Keep freaking out.. Poor Fed did pre-paid for Massive Internet-TV media hysteria campaign: "Silver will lose 75% of it's value? Ohh, please, keep dreaming. We are not even at 1/3 of 1980 inflation and money supply adjusted target anywhere from $138 to $300/oz.. In mean while US Dollar facing 10% short term decline and possibly another 20% of the Long Term.. QE2 ENDs??? Ha-ha-ha.. Right.. Who's going to buy US paper then? Maybe Japanese? or Chinese again? Nobody else left on entire Planet to buy this Junk, they can only hope for aliens.. Maybe it's not going to be "QE3" by something like "i-QE2.5", but they will continue print and print and print.. What else they left to do with 3 active WARS going on non-stop and new ones possibly started,

    as Pentagon getting addicted for money supply from US.Gov . You want to cut Budget Deficit? Stop All illegal wars now and cut Pentagon budget by 75%- DONE. Easy no BS solution.. If they have cravings for WAR, then let them do so for $3/hour.. Bunch of criminal Bums!.

    Unless USA cut it's Debt in Half, Silver will continue it's course.. Target $100 in 2 years or sooner.. Period. Gold $3000 then $5000.

    Those who missed the train, keep buying treasuries and hope for the end of "QE2", cause this USD Pyramid Schema will end up like Madoff scam operation.. It not going to take long.. 2-3 years Tops..

    Good luck Shorting Silver, fools: JP Morgan and Glodman s*cks including..

  • Report this Comment On April 29, 2011, at 5:47 PM, Margret2 wrote:

    ----------

    <<All precious metals have risen permanently.>>

    On a nominal basis, perhaps; however, the historical data for gold and silver show that this is patently false if we are reasoning in terms of inflation-adjusted prices.

    Alex Dumortier

    ----------

    That statement means that silver will not go back to $4 an oz. just like palladium will not go back to $60 an oz. Not even close to those prices.

    What is your reason for choosing the title:

    "Warning! Silver Will Fall by 66%"

    Sounds like it was chosen to cause a panic selloff.

    Do you have some financial interest in the price of silver dropping?

  • Report this Comment On April 29, 2011, at 5:48 PM, TMFAleph1 wrote:

    <<Anyway, thanks for your efforts. I hope the weather is as beautiful there as it is here.>>

    I'm lucky enough to live in L.A., so the weather today is beautiful, as it has been this entire week.

  • Report this Comment On April 29, 2011, at 5:52 PM, skyzer wrote:

    Alex Dumortier, "however, the historical data for gold and silver show "

    I don't think you get it.. There is no Historical

    example for today Events.. Please point me for

    the

    times in History, when USA got 67 Trillion Dollars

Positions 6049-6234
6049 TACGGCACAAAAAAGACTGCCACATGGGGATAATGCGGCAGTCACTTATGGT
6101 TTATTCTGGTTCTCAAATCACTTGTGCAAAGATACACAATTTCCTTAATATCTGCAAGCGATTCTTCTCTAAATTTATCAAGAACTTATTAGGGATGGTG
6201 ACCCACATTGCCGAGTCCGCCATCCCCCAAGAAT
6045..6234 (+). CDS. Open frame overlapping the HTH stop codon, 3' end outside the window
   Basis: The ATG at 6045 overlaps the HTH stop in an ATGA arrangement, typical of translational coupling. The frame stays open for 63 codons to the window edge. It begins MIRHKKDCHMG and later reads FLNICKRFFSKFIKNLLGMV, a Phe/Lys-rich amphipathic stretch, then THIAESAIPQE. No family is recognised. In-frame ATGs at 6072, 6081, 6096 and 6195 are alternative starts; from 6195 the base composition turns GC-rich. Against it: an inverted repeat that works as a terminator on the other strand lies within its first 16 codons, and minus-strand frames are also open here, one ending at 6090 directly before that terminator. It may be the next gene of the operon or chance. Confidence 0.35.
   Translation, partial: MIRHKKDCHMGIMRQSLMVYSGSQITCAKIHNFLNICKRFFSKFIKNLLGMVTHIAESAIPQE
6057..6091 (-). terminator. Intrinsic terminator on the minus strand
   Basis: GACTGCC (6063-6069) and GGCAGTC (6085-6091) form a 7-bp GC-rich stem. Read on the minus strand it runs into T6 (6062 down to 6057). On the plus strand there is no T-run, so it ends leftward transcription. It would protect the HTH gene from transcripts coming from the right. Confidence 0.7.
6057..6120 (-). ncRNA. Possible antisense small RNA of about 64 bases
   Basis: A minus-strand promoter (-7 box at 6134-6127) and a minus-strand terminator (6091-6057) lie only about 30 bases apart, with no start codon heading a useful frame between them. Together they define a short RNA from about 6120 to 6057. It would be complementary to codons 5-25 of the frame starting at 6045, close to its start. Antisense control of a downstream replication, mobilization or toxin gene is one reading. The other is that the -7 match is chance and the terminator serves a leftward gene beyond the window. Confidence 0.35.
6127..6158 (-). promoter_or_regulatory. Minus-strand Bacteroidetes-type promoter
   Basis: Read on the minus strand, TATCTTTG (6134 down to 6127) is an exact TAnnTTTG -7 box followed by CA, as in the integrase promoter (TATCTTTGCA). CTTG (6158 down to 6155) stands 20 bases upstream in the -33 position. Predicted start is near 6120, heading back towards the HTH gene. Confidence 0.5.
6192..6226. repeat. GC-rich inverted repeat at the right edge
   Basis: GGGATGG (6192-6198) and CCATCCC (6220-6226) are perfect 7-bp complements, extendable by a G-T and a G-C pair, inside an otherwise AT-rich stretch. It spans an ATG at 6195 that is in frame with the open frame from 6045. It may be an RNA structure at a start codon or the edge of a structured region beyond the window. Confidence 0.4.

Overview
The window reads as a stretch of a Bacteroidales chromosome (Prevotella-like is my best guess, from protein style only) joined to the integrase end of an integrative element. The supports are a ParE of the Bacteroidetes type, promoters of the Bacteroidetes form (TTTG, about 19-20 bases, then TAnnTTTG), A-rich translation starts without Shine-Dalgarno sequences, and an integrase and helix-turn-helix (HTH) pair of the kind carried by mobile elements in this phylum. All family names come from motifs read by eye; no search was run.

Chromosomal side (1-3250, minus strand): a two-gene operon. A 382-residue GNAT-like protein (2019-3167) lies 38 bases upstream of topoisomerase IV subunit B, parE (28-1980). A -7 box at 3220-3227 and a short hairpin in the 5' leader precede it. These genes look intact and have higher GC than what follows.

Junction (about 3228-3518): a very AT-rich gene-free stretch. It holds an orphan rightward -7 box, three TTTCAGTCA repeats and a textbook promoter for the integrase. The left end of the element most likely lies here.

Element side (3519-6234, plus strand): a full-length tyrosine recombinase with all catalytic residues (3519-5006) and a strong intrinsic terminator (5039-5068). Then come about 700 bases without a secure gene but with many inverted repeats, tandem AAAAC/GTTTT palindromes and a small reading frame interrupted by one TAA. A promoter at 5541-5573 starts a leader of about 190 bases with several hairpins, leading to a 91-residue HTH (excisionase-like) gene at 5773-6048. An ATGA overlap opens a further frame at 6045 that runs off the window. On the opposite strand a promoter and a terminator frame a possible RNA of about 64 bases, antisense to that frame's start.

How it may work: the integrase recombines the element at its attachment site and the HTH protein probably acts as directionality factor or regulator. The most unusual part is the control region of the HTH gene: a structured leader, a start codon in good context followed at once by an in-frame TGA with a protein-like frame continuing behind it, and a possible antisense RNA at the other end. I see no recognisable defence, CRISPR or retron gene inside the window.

in

    Debt,

    which will NEVER be repaid.

    then we'll talk about Silver prices.. Actually Silver

    price is too cheap for now, but little correction is

    welcome, perhaps 5-10$/oz at most..

  • Report this Comment On April 29, 2011, at 5:58 PM, MoneyWorksforMe wrote:

    I didn't even read the article; based on recent history the comments made by other fools, are far more enlightening. I also wanted to rec this article just for the valuable commentary, but then caught another glimpse of this ridiculous title, and remembered how wrong the author has been about gold and silver thus far, and so decided strongly against it.

    This guy is apparently starved for attention. His record and knowledge on precious metals and the like, pales in comparison to TMFSinchurina, and yet he still somehow has the audacity to make even bolder predictions.

    By 2012, if Ben Bernanke's massive experiment hasn't already failed by then, there will be bubbles everywhere, not just in silver and gold.

    Do expect also that if our next crisis is severe -equivalent or worse than the financial crisis--as I anticipate, that there will be a major push towards using gold and/or silver as a means to stabilize fiat currencies.

  • Report this Comment On April 29, 2011, at 5:59 PM, skyzer wrote:

    Let's talk about USD and DEBT super Bubble, which is REAL. Everything else are rising in terms of $USD accordingly..

  • Report this Comment On April 29, 2011, at 5:59 PM, TMFAleph1 wrote:

    @Margret2

    <<That statement means that silver will not go back to $4 an oz. just like palladium will not go back to $60 an oz. Not even close to those prices.>>

    The statement you are referring to implies no such thing.

    <<"Warning! Silver Will Fall by 66%"

    Sounds like it was chosen to cause a panic selloff.

    Do you have some financial interest in the price of silver dropping?>>

    I'm not delusional enough to think that my article would have any price impact and I find your innuendo insulting. The disclosure statement at the bottom of the article is clear enough.

    I wonder how you would treat someone who came into your place of business and insinuated that you are acting dishonestly in a manner that harms your customers -- without the slightest shred of evidence?

    Alex Dumortier

  • Report this Comment On April 29, 2011, at 6:05 PM, Munchies101 wrote:

    "....an analysis of the historical data suggests that those who pay nearly $50 an ounce will eventually suffer massive losses."

    This is where you lost 90% of PM investors since it doesn't agree with their thesis.

  • Report this Comment On April 29, 2011, at 6:14 PM, skyzer wrote:

    Besides should you name your article:

    "Silver COULD Fall by 66%"

    Instead of

    "Silver Will Fall by 66%"

    "Will" fall, hah, you wanna BET???

    it's about 99.9999% that you are Wrong, unless

    some aliens dump extra supply of Silver on planet Earth and Bernanke Stop printing presses in the basement of Fed Reserve.

  • Report this Comment On April 29, 2011, at 6:20 PM, skyzer wrote: